Pour 2 parts peat-free potting soil and 1 part sand into a bucket. Mix the materials together to combine them thoroughly. Add water slowly while stirring until the media is thoroughly moist but not soggy. Fill a 4-inch pot to 1 1/2 inches below its top with the media. Tamp the media down to settle it. Add media to the pot if needed to maintain the proper level. Prepare one pot in this manner for each beech seed you wish to plant.
Remove the bag of seeds from the refrigerator. Pull the seeds out of the sand and rinse them off in water. Place one seed in the center of each pot. Cover each seed with a 1/2-inch-deep layer of media. Tamp the media down over the seed.
Move the pots into bright filtered sunlight once the seeds germinate. Water when the top 1 to 2 inches of soil becomes dry. Turn each pot one-quarter turn once per week to encourage even plant growth.
Transplant seedlings into larger pots
Transplant the beech tree seedlings into 1-gallon pots once they outgrow their current pots. Fill a 1-gallon pot one-half full of peat-free potting soil. Slide the seedling's root ball gently from its current pot. Place the seedling in the center of the new pot, adding or removing soil if necessary to position the top of its root ball 1 to 1 1/2 inches below the pot's top. Fill the pot with soil to the top of the plant's root ball, tamping the media down around the roots. Do not bury the seedling deeper than it was previously growing. Water the pot thoroughly. Repeat this process to transplant each seedling.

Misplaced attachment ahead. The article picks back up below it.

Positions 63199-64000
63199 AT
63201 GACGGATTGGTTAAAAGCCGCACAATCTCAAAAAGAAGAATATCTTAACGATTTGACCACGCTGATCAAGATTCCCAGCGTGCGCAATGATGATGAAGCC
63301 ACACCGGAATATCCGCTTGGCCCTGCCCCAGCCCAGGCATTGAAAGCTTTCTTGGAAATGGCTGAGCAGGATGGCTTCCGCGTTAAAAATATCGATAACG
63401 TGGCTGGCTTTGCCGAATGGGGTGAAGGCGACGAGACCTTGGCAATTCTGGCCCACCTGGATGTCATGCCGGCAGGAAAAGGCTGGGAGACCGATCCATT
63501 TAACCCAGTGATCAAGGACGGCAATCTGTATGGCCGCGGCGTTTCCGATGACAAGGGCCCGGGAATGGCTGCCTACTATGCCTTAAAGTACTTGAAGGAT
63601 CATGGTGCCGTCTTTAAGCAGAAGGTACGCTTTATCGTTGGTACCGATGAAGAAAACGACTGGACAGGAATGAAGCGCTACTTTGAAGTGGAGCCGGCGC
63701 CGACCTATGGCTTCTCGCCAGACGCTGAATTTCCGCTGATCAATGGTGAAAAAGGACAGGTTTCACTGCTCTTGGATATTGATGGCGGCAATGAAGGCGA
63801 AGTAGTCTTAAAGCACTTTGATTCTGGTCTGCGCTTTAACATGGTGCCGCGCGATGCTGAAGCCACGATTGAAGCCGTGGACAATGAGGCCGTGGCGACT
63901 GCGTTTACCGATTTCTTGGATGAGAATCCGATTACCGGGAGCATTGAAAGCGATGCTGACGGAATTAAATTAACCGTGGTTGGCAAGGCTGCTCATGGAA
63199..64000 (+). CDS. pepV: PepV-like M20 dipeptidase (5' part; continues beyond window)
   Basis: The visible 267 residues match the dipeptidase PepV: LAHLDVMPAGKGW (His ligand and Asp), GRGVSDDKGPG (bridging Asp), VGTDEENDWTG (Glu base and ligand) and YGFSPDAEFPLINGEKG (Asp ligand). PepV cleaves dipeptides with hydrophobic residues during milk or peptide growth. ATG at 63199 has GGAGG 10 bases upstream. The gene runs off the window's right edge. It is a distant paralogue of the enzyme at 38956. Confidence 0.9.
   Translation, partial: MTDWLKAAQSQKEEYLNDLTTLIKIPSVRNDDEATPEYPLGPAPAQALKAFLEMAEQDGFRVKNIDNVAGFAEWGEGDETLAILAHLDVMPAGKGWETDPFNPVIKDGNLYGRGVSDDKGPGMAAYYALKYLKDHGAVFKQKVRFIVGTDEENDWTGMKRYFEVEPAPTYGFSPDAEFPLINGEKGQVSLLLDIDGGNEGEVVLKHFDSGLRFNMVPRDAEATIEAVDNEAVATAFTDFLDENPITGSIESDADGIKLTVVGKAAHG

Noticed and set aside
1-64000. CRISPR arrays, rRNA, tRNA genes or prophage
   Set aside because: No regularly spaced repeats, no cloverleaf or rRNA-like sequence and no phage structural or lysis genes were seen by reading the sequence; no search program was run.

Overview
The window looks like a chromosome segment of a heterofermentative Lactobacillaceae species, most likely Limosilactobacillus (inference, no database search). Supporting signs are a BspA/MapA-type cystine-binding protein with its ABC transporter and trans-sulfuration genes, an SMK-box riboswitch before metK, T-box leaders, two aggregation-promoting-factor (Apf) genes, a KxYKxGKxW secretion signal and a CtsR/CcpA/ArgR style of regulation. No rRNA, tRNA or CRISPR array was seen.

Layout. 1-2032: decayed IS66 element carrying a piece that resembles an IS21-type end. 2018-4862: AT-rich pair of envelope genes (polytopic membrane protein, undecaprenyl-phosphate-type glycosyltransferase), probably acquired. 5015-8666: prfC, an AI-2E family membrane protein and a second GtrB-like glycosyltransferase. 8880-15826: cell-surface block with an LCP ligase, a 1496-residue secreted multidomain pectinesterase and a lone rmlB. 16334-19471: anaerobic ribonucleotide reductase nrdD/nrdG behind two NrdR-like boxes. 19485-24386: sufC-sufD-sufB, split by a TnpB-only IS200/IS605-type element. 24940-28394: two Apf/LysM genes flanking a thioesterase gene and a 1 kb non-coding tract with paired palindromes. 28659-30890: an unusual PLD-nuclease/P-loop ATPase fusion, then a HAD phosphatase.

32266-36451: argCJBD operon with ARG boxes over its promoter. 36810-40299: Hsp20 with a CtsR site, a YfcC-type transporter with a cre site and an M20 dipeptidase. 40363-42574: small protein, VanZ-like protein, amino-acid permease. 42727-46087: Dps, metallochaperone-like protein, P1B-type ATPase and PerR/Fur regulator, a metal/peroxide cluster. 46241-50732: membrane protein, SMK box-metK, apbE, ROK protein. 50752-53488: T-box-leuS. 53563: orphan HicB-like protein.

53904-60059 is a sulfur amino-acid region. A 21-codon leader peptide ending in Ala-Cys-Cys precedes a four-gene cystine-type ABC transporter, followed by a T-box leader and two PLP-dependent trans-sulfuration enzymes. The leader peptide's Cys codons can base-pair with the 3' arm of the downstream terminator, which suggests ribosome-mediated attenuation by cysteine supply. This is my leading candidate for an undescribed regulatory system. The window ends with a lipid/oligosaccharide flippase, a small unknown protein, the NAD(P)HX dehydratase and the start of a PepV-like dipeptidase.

American Beech Tree Propagation with Bare Root
Water the American beech tree
root ball thoroughly before planting or allow bare root trees to soak in water while preparing the planting area.
Spread a 2- to 3-inch layer of sphagnum peat moss across the planting area. Mix the moss into the top 6 to 8 inches of soil.
Dig a hole slightly shallower than the depth of the root ball and twice as wide.
Place the American beech tree root ball in the hole and remove the covering. Backfill the hole with the soil and moss mixture, adjusting the American beech tree so that the top of the root ball sits approximately 1 inch above the surrounding soil and the top roots are exposed.
Water the American beech tree thoroughly after planting and keep the soil moist, but not wet, watering weekly until the American beech tree is established. Resist the urge to fertilize your beech tree until it is well established.
Drive a stake into the ground next to your beech tree. Tie the tree to the stake loosely with cotton twine or gardener's tape. Newly planted beech trees are vulnerable to wind until established.
Apply a 3-inch layer of organic mulch, such as wood chips or straw around the base of the tree, but not touching the trunk.
How to Care for American Beech tree (Fagus grandifolia)